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Headlines Stem Cell Research

Do you think stem cell research should be restricted?

  • Yes

    Votes: 5 13.5%
  • No

    Votes: 24 64.9%
  • I don't know

    Votes: 8 21.6%

  • Total voters
    37

Pachyderm

I really did.
802
0
0
#1
Do you think stemcell research should be restricted?

There has been a lot of talk about it by Ron Reagan, the wives of the candidates, and the candidates themselves, among many others. I am pro-choice and not very religious; I guess this situation doesn't really involve my ethics. So it's understandable that I would support more stem cell research. I also think it's a form of supression, not to allow people to research something as comprehensively as possible, including stem cells. Embryos are made to be destroyed is how somepeople view it, but really where is the loss when we find cures and medical advancements for some of the illnesses today that have no cures or advancements? Anyway, what do you guys think?
 

otepsoul

Bringer of Bees
2,732
0
100
#2
i dont know alot about it,so i cant give a good anser.
 

Pachyderm

I really did.
802
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0
#3
I like your intent though. Thanks for replying with an ambiguous post. :thumbsup:
 

morelos

lexicon incognito
1,952
0
0
#4
as long as abortion is legal and as long as organ donation is legal, make good use of good material. period. i'm assuming, from context, you mean the really controversial 'embryonic stem cell research' as opposed to the non-banned, non-cared-about 'adult stem cell research.' adult stem cells cannot be cultured into different things as can embryonic stem cells.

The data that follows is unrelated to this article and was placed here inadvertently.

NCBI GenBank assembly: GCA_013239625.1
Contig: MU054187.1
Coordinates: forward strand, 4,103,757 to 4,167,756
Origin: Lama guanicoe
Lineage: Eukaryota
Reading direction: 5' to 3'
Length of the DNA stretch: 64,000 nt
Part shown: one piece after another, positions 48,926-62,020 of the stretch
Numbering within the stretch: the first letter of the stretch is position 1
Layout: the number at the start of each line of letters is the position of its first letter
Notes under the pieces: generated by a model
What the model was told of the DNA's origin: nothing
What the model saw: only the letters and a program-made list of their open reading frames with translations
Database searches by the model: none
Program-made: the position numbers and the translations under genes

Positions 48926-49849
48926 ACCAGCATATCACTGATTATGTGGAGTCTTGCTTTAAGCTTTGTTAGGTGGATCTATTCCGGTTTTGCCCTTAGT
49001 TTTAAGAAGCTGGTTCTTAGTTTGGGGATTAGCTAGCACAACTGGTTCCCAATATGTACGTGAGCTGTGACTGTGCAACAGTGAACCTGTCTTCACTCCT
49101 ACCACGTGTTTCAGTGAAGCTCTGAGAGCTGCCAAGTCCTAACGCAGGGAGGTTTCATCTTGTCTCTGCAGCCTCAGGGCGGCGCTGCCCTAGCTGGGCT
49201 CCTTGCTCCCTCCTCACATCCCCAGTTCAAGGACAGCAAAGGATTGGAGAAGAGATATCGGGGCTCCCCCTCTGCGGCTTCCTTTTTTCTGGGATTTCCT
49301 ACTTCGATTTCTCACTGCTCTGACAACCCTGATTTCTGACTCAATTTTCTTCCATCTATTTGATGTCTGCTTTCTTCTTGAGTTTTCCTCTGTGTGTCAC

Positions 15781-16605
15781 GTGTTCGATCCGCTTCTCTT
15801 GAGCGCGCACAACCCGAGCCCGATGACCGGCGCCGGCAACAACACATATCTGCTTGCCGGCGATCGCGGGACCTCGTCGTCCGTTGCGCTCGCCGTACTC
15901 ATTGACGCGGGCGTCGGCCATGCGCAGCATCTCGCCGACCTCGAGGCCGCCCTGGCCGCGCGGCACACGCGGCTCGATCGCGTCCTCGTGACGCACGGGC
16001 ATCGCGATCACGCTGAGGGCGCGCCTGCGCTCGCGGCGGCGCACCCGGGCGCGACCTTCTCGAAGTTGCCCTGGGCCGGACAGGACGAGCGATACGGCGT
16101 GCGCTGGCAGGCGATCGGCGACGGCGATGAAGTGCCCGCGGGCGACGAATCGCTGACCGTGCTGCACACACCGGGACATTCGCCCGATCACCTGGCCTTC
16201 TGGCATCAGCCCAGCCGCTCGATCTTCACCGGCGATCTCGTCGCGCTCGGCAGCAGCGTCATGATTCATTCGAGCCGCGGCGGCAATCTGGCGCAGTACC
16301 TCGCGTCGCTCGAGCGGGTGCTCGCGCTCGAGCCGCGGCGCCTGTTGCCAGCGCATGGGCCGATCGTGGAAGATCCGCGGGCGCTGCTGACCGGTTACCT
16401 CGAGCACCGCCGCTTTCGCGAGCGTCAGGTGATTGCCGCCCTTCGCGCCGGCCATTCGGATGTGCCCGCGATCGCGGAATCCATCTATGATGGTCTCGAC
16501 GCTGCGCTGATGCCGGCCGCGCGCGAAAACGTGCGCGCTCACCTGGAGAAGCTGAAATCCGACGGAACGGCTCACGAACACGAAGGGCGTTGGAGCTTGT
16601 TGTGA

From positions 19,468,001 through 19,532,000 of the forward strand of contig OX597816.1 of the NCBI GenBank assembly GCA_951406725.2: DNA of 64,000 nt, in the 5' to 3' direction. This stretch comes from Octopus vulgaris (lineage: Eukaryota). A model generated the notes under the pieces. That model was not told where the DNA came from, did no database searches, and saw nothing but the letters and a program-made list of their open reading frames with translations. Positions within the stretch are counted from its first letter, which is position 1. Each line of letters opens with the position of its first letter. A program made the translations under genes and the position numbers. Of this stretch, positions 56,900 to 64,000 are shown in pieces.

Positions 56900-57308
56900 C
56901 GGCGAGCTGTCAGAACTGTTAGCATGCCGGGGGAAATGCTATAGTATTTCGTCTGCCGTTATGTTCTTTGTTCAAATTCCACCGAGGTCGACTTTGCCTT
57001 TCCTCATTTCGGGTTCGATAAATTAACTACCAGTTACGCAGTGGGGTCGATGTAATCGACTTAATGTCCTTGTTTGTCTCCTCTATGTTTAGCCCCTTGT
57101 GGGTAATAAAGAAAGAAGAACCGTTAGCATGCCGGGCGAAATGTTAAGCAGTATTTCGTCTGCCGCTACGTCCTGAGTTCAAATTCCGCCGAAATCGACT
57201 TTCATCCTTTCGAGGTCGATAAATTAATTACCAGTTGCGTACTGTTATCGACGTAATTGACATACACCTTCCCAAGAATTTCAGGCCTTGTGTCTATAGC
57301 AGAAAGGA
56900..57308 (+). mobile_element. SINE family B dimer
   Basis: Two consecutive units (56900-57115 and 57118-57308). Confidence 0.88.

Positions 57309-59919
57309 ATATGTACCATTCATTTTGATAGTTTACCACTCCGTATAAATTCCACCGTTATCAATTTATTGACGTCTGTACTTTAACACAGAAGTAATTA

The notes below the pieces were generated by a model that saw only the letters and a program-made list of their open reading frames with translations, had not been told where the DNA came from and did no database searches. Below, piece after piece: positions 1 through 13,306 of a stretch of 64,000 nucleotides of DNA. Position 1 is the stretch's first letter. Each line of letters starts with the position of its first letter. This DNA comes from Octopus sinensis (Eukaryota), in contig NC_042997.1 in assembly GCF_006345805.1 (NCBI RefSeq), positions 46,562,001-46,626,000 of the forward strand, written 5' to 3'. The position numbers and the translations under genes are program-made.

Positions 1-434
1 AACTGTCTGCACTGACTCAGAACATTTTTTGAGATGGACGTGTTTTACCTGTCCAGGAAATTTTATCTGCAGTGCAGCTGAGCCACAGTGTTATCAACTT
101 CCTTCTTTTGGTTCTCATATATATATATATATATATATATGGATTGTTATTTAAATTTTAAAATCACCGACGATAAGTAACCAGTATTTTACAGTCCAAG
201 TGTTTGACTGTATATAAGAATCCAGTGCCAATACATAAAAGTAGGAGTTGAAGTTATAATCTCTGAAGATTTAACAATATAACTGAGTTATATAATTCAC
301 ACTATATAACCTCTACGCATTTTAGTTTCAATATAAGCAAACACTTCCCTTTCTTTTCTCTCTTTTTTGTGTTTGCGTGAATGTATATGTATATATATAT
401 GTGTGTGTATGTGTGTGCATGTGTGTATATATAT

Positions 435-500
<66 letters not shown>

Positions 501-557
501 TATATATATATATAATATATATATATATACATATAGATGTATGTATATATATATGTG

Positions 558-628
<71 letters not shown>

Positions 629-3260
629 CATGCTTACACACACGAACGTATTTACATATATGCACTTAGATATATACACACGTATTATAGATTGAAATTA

in england, they have a stem cell bank, where they culture stem cells into more stem cells for research. it's like bootstrapping itself into a huge research industry. we're already behind MEXICO in cancer treatments, and we'll be behind ENGLAND in brain and organ disorder treatments within five years.

go george, go. you're rollin' us back. currently anti-war protest music from the 1960s fits. soon enough we'll be buyin' slaves and going around in buggies because you've sucked up all the world's oil and sold it to us for all our money.

i can't wait to see 1861 in rewind mode.

~ dan ~
 

Pachyderm

I really did.
802
0
0
#5
Mexico?! Oh wow. I did not know that/ I best be prepared for the change...I think I am going to buy Morelos as my slave.
 

wiseman

"angry"scientist
92
0
6
#6
true if we can cure diseases that have had no advancements for many years at the price of a few dead embryos i see no real losses, besides what exactly are the embryos gonna say about it when they havent been fully developed. once and if we cure malignant diseases with the research everyone will sorta forget about what had to be done to get there in the first place.
 

Skorch

Destroyer of worlds
657
0
16
#7
wiseman said: